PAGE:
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Intervening for tricuspid regurgitation: uncertainties in a heterogeneous syndrome
  1. Yogesh N V Reddy,
  2. Rick Nishimura
  1. Department of Cardiovascular Disease, Mayo Clinic, Rochester, Minnesota, USA
  1. Correspondence to Dr Rick Nishimura, Cardiovascular Disease, Mayo Clinic, Rochester, MN 55905, USA; rnishimura{at}mayo.edu

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Tricuspid regurgitation (TR) is one of the most common valvular heart lesions encountered in clinical practice. It has now been unequivocally established that the presence of worsening TR is associated with poor outcomes.1 In the past, intervention for severe TR has been infrequently performed due to the lack of prospective data supporting an improvement in outcomes as well as a high reported operative mortality (up to 8%–20%).2 This has resulted in the current practice pattern where patients with severe TR are typically managed conservatively and often referred for surgery only after the onset of diuretic refractory right heart failure and end-organ damage with renal failure and hepatic cirrhosis. However, there is now a renewed interest in the management of patients with TR due to: (1) an increasing number of patients presenting with right heart failure from TR, (2) advanced surgical techniques resulting in a lower operative risk3 with documented improvement in symptoms4 5 and (3) the development of catheter-based therapies for this valve disease.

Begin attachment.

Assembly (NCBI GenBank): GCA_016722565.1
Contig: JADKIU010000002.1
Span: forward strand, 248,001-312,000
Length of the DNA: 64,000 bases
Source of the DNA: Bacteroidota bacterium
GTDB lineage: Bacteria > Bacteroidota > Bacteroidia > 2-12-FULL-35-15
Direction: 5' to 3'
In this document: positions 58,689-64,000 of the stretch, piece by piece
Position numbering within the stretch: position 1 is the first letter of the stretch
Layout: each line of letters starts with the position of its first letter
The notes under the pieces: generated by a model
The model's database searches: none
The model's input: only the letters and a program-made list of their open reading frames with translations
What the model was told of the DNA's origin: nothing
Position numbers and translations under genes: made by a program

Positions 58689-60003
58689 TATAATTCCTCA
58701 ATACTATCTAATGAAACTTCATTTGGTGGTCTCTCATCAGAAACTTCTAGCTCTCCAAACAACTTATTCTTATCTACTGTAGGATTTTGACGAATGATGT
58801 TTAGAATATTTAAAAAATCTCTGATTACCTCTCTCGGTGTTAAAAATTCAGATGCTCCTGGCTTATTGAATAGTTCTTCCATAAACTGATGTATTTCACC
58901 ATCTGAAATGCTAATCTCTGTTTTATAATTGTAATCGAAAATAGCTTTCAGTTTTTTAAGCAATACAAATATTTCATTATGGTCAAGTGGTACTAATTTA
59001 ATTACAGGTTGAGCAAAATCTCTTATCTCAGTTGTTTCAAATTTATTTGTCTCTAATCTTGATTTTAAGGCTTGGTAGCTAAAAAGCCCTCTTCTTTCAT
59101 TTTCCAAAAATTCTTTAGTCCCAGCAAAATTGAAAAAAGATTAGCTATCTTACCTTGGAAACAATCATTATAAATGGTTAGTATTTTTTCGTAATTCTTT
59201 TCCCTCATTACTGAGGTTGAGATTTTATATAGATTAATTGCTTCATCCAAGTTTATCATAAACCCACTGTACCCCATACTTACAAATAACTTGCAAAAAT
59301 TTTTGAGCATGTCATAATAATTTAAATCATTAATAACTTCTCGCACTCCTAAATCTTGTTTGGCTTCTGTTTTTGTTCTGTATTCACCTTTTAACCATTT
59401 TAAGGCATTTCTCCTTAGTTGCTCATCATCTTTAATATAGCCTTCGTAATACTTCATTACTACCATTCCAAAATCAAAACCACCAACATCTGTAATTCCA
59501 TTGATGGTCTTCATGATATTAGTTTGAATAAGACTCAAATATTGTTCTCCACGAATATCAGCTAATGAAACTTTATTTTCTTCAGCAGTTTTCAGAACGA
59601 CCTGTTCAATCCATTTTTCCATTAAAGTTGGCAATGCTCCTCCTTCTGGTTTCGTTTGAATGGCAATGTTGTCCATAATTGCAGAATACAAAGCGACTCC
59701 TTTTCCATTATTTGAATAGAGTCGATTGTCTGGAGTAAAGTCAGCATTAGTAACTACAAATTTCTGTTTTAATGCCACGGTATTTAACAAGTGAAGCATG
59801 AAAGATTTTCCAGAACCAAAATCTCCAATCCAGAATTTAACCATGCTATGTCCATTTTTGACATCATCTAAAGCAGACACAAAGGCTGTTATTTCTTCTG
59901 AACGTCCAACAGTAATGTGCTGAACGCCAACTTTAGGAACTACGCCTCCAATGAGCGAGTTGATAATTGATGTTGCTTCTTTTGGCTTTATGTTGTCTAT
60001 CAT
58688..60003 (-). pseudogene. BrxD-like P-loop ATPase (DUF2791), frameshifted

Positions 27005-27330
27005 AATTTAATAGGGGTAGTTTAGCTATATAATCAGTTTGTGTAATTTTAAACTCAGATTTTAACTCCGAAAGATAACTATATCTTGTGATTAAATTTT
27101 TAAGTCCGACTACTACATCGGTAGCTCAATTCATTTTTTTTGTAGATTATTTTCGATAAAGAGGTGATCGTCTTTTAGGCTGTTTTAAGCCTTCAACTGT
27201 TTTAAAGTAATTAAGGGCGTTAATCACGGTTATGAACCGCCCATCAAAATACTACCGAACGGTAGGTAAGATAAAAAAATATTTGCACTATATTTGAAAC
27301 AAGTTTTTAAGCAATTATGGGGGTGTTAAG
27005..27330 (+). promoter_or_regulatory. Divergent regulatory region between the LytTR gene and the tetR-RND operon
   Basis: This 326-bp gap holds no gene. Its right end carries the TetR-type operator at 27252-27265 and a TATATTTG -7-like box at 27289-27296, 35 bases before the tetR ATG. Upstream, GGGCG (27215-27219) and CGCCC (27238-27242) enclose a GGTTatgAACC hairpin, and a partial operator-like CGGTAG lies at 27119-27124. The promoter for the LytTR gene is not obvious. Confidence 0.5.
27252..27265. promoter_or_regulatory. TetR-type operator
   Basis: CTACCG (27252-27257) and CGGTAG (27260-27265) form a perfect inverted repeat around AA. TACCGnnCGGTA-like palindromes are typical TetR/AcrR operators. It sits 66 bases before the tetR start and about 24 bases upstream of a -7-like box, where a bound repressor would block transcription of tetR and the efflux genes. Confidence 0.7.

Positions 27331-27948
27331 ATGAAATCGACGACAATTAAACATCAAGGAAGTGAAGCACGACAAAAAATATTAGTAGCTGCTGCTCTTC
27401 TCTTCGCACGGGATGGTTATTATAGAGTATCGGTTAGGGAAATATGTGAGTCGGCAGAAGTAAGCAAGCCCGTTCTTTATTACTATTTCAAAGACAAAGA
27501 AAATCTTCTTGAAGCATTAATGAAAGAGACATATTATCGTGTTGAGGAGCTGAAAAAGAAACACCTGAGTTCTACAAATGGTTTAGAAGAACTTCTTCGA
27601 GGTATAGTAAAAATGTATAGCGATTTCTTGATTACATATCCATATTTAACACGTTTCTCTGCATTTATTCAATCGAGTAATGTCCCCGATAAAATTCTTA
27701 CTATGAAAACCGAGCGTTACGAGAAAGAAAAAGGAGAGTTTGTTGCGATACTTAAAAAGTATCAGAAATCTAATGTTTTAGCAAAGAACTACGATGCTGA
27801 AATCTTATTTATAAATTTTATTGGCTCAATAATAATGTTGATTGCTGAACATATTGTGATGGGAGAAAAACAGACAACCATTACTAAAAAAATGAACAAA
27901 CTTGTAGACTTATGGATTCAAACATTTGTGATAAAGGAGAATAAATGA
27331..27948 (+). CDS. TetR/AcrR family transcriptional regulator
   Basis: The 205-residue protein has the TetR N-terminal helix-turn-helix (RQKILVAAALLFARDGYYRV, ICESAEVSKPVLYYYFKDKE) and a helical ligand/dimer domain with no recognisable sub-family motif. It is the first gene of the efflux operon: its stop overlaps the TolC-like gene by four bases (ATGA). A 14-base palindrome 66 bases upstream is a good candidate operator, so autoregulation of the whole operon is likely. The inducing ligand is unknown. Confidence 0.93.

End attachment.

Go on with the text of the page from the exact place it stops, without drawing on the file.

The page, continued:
Summary of current study

In their Heart paper, Kadri et al6 report on the surgical experience for severe TR from the Cleveland Clinic over a 1year period from 2011 to 2012 and provide a signal that there may be a mortality benefit of operation for severe TR. A total of 534 patients were identified with severe TR and heart failure. The predominant mechanism of TR was functional, and this was reflected in a high prevalence of risk factors for secondary TR including annular dilation and atrial fibrillation (74%), a low ejection fraction or left sided valve disease (75%), significant mitral disease (70%), pulmonary hypertension (80%) or Right ventricular (RV) dysfunction (77%). Only 55 (~10%) patients …

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Footnotes

  • Contributors Both authors contributed to the manuscript preparation and revision.

  • Funding The authors have not declared a specific grant for this research from any funding agency in the public, commercial or not-for-profit sectors.

  • Competing interests None declared.

  • Patient consent for publication Not required.

  • Provenance and peer review Commissioned; internally peer reviewed.

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